I have many things to say about this bike. Most of them aren’t build details or first impressions. Instead they are deeply personal, and primarily relate to a “vision” of the perfect bicycle I had back in the early 1970s. The vision was most clear in my mind as I was traveling to Big Bend National Park with my parents. I might post more about that here, or perhaps to certain individuals, in a face-to-face setting, who specifically ask to hear the story.

Fringe Cycling


Even though what I do routinely on Saturday mornings seems quite normal to me, I am occasionally reminded that I am a fringe cyclist. For example, during a ride on the recent Martin Luther King, Jr. Day holiday, someone came up and asked me sincerely if I am homeless. Even though I’ve had a similar experience before, that caught me by surprise.

What I do with a bicycle must be way off on the edge of the bicycle use bell-curve. I had a different kind of reminder today during an outing to seek and watch racers of the Texas Chainring Massacre (TCM) gravel race near my home. It was a reminder delivered to me by “fellow” cyclists.


Many of my bicycle outings include a stop for a coffee brew-up. I thought it would be great to try and find the race course for the TCM, select a good roadside viewing spot, brew some coffee, and watch the parade of gravel grinders go by. To me, the combination of being outside with a bicycle and fresh coffee is about as good as it gets. But it must not be so for most bicycle enthusiasts.


Two interesting things happened as the racers sped by. One of those things was the classic double-take when they glanced over…and then again…when they realized I was really sitting behind a kettle on a stove. The other interesting thing goes to the very heart of the culture of group rides.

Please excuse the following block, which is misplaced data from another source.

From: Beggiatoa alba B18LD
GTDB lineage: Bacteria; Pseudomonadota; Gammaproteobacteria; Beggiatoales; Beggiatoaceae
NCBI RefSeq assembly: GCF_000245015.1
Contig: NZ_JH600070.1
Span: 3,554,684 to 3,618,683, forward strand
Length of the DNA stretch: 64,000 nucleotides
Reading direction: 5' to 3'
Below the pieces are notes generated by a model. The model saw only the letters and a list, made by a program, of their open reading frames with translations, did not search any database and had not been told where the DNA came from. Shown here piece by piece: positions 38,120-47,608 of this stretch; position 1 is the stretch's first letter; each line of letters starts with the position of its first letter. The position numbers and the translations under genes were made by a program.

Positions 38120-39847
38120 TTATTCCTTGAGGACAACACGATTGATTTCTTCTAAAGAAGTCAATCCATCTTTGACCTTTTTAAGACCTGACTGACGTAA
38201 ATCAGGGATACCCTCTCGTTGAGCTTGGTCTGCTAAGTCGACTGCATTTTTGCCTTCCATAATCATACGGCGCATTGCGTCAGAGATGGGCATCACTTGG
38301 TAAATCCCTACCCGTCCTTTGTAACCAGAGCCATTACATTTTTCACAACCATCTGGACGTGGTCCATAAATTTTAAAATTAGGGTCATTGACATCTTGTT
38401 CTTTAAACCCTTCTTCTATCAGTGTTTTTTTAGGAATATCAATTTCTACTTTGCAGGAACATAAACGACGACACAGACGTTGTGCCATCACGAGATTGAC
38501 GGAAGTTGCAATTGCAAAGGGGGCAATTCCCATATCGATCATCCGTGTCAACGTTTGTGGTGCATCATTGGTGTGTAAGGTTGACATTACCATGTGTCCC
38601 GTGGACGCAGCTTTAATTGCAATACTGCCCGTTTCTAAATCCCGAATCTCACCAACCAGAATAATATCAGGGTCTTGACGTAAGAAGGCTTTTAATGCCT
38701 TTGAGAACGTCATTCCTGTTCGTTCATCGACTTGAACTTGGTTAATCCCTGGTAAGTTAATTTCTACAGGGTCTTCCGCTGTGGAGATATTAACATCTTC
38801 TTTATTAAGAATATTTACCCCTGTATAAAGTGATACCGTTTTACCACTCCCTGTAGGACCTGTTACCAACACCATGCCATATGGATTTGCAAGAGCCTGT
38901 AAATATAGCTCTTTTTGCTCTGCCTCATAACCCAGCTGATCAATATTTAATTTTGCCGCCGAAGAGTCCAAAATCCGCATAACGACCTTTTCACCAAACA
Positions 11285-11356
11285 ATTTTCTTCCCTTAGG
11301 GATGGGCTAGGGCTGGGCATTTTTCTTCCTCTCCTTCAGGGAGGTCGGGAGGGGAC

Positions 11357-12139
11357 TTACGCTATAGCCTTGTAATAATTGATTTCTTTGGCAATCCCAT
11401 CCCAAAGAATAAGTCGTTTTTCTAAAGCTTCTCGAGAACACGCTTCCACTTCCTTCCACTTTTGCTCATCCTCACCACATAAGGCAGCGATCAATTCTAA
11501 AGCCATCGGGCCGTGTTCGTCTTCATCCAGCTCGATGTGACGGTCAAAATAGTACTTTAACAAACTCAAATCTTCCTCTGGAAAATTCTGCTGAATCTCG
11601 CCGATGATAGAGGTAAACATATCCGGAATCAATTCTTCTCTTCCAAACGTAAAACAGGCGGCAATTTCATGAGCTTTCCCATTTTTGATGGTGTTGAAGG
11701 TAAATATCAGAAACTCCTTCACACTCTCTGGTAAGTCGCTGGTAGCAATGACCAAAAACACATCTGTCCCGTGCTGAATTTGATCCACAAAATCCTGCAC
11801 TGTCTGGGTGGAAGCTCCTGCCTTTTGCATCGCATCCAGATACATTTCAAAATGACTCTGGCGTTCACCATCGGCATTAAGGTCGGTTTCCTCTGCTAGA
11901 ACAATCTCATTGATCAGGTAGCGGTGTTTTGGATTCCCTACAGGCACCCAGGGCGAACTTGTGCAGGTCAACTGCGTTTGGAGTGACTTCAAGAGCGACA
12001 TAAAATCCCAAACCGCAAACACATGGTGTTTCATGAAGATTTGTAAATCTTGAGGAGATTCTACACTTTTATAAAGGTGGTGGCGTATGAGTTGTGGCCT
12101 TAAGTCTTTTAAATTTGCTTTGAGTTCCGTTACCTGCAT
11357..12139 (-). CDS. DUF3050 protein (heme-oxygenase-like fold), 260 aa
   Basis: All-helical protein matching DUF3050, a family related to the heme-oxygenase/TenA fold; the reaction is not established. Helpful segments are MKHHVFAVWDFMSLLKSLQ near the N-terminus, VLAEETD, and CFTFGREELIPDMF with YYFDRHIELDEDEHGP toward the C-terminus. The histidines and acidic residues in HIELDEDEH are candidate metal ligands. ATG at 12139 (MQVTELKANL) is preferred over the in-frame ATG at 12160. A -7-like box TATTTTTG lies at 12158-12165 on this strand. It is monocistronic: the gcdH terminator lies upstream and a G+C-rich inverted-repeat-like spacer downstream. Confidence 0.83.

As the racers approached, the first thing they noticed was a cyclist on the side of the road. Their immediate instinct was to stop pedaling, lean over, and ask if I had everything I need. It is common practice to help a fellow cyclist avoid being stranded on the side of the road, if one can. I don’t think they imagined that someone would be there on purpose. But I had an answer for them.


Why, yes…I certainly do!


stoveOf the many things to admire about the Trangia stove, I have a clear favorite. The stove is a reliable soldier, and it’s admirable qualities are perfectly harmonious with trips afield. It is durable, simply made, simple to operate, relatively light, uses easily obtained fuel, and is silent in use. There is, however, a slight whisper of a sound when it is ignited. It is a sound that might be missed in urban settings. But in the kind of quiet places that outdoor enthusiasts seek, the gentle kiss of flame with fuel vapor makes a “wumpht” that sounds happy and eager for the work ahead. It delights me without fail.